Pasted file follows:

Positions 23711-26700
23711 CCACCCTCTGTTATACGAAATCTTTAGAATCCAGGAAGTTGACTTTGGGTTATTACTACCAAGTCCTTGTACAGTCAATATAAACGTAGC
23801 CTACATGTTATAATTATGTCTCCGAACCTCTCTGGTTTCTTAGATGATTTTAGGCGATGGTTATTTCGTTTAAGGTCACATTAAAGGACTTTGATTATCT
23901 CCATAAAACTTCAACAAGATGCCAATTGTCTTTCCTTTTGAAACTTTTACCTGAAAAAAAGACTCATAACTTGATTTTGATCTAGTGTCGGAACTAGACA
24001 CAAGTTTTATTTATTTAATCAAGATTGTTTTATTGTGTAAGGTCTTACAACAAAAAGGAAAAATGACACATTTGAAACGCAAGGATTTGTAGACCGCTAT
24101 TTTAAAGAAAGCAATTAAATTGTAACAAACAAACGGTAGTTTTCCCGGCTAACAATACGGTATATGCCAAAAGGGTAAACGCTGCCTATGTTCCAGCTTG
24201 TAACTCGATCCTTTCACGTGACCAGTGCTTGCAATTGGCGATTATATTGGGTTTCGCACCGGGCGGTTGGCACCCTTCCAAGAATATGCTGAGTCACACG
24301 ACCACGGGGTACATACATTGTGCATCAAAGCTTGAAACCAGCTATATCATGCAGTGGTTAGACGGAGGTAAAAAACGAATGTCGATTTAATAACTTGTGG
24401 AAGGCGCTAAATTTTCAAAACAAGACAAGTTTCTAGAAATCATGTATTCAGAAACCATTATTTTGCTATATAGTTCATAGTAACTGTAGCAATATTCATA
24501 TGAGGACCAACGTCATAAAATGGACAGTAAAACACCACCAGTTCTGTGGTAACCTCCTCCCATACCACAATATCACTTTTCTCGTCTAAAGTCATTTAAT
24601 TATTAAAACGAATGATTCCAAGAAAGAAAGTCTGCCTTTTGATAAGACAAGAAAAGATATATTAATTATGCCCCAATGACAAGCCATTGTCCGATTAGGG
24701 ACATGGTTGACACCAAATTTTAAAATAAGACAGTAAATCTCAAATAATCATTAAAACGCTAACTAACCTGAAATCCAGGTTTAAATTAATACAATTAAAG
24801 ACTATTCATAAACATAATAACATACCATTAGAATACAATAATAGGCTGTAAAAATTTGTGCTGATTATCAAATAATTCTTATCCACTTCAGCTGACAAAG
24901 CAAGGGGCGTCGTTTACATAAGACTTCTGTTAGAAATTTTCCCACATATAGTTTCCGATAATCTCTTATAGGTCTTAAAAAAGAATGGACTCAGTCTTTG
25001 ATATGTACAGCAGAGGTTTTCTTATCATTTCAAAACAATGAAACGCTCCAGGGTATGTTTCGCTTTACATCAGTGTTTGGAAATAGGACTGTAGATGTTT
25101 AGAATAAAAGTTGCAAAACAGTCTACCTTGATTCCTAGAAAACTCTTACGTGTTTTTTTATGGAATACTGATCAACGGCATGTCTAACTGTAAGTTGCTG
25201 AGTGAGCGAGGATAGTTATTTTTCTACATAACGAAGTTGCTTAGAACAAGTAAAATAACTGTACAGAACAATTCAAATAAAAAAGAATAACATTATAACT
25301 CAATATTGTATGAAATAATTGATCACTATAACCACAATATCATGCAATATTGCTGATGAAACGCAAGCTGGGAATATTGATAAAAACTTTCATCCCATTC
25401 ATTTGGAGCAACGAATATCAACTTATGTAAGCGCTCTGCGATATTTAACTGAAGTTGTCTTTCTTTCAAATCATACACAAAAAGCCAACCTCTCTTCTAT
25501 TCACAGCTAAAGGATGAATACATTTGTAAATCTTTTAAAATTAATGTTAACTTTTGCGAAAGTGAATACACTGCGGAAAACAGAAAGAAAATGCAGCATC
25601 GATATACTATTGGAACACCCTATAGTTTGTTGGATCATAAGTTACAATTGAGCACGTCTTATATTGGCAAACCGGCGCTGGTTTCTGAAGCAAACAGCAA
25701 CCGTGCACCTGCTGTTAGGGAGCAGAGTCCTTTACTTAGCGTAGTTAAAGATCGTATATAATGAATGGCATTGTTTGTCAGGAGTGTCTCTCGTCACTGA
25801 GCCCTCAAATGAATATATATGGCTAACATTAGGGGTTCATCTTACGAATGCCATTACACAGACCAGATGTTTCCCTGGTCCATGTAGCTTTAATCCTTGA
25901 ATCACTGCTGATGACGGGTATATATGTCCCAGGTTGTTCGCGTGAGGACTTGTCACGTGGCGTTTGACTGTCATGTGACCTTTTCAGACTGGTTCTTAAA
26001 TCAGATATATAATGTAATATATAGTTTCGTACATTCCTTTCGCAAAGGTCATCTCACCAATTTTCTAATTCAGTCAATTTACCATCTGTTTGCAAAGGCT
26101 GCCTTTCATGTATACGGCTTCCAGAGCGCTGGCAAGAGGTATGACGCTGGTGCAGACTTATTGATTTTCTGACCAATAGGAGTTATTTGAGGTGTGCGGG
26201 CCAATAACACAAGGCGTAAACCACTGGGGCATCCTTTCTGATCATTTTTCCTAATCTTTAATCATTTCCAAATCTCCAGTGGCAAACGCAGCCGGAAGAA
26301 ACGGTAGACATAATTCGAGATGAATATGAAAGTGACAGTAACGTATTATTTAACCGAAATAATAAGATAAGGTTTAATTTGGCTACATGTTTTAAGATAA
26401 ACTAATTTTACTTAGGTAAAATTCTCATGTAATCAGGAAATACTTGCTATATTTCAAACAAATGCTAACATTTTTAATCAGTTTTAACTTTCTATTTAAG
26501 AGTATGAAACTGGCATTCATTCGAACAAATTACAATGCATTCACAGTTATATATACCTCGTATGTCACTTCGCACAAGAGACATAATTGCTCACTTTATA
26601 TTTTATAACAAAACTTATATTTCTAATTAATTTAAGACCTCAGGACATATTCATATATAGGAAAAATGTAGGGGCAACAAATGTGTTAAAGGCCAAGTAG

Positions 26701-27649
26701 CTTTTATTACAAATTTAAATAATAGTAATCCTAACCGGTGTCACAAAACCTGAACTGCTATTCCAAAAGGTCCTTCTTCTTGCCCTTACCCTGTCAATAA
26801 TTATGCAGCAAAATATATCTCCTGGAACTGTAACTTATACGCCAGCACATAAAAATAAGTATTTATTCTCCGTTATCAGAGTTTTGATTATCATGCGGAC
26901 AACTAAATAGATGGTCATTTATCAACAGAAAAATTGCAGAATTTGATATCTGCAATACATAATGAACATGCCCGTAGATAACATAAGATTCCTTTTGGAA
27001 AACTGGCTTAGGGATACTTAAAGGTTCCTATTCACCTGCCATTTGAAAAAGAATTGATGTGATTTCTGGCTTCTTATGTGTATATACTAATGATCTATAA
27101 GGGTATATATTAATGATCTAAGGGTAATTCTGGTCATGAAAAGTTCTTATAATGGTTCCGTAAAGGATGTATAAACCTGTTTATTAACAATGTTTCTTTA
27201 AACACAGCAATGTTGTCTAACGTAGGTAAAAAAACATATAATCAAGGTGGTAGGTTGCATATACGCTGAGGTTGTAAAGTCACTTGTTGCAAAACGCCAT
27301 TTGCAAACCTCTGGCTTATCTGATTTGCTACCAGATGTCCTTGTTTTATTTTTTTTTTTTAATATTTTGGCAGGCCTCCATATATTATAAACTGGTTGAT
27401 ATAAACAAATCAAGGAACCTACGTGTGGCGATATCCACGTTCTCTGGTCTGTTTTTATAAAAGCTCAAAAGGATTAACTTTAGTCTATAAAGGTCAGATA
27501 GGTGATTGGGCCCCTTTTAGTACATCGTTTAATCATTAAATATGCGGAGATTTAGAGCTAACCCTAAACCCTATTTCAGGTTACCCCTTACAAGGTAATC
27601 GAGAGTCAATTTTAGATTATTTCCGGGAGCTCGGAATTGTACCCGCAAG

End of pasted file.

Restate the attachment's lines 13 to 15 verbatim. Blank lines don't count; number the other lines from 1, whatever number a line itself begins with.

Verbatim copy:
24801 ACTATTCATAAACATAATAACATACCATTAGAATACAATAATAGGCTGTAAAAATTTGTGCTGATTATCAAATAATTCTTATCCACTTCAGCTGACAAAG
24901 CAAGGGGCGTCGTTTACATAAGACTTCTGTTAGAAATTTTCCCACATATAGTTTCCGATAATCTCTTATAGGTCTTAAAAAAGAATGGACTCAGTCTTTG
25001 ATATGTACAGCAGAGGTTTTCTTATCATTTCAAAACAATGAAACGCTCCAGGGTATGTTTCGCTTTACATCAGTGTTTGGAAATAGGACTGTAGATGTTT